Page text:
2008). Failing to understand and respect the values of Native communities can hinder the development of healthy research relationships at best and create distrust and harm at worst. The history of harm to Native communities by past researchers also needs to be explicitly addressed within a healthy reimagining of the Tribal-university research relationship (Smith 1999). However, many university researchers may lack explicit knowledge of the complicated explicit and implicit harms caused by the research practices used in their fields and may inadvertently continue methods that inflict harm or cement distrust. An ‘innocence through lack of experience’ argument often proffered by those in positions of historic power (Malwhinney, 1998), can only be overcome by providing direct experience and knowledge of Tribal sovereignty and Indigenous research methods. It is not incumbent upon, however, Native peoples to take on this educational role alone. Bringing both parties together to acknowledge past harms is a necessary step in building healthier future collaborative research relationships.

Increasing diversity in STEM using mentoring and research opportunities, and science dissemination Spanish

Award Type: Workforce Development

Award Dates: August 2021 - May 2022

PI: Carolina Viera

Co-PI(s): Cristina Barber Alvarez Buylla

Project Description

English promotes global communication among researchers (Drubin and Kellogg 2012, Kamadjeu 2019). However, the predominance of one language in science is also a barrier for science outreach and limits academic jobs for people with diverse backgrounds. Moreover, in countries where English is a foreign language, field practitioners and decision-makers struggle to access research knowledge and apply it (Amano et al. 2016). For example, when research takes part in countries where English is not spoken at large, the monolingual dissemination of science limits researchers' ability to communicate findings to the local communities. These communities represent a missed opportunity to improve research outcomes by co-producing discoveries and applying research to solve local problems. Having a dominant language for science also marginalizes and ignores the science in other languages and the experience and perspectives of non-English sources (Gibbs 1995, Tardy 2004, Ferguson 2007). Overall, science's dissemination only in English fails to reach and welcome people with diverse backgrounds (Garcia-Felix 2019).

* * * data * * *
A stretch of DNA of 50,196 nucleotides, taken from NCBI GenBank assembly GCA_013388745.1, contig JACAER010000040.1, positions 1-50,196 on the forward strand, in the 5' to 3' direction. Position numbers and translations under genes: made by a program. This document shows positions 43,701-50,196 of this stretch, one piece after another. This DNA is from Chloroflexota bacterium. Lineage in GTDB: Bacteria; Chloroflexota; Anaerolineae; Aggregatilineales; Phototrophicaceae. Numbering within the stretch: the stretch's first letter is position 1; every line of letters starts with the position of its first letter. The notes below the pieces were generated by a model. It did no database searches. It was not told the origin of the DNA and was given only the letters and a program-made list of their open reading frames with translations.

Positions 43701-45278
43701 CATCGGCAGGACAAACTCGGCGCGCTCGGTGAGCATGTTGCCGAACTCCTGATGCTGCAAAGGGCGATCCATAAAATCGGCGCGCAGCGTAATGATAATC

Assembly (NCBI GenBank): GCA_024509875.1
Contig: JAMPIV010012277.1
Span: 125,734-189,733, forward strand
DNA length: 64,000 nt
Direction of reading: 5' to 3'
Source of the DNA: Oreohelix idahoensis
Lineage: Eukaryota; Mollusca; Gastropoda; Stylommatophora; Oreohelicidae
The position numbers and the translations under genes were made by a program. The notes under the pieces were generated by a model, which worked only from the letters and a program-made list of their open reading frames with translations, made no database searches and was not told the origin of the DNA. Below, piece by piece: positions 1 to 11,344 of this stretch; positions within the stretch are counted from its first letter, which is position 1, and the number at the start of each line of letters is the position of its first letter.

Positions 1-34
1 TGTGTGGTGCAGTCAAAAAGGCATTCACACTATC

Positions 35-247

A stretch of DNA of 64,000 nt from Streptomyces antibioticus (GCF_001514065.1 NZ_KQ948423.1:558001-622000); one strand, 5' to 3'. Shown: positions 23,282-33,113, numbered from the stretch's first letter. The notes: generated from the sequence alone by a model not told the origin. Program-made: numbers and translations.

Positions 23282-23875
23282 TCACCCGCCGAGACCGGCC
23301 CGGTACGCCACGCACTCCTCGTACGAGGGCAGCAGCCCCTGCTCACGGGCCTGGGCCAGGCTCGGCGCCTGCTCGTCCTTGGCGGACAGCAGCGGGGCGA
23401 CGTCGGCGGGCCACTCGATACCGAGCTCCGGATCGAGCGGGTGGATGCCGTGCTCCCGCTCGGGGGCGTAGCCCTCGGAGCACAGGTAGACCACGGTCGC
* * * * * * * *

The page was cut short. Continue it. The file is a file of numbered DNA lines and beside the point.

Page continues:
English being the dominant language in science can be discouraging for people with a diversity of backgrounds and diminish the contribution of different cultures to research. The first generation population in English-speaking countries and English learners receive the socio-cultural message that their family language is a liability instead of an asset when academic contexts are concerned (Tardy 2004). Consequently, first-generation and English learners learn to separate their English education from their Spanish-speaking families, limiting the educational exchange between students and families. The family is an essential factor influencing Hispanics to pursue STEM careers and explains how failing to acknowledge multiculturalism in academia inhibits Hispanic participation in STEM careers (Garcia-Felix 2019). Besides, the reliance on English and lack of cultural inclusion in academia contribute to non-native English speakers' marginalization. The challenges of navigating academia in a language different from the native one go may result in lost enrollment opportunities in graduate studies and increased time allocated to writing papers and proposals compared to their English-native speakers' peers (Bonetta et al. 2007). English being the only language in academia reduces diversity and multiculturalism in research and nonnative English speakers' potential competitiveness in STEM careers.

Award Year 4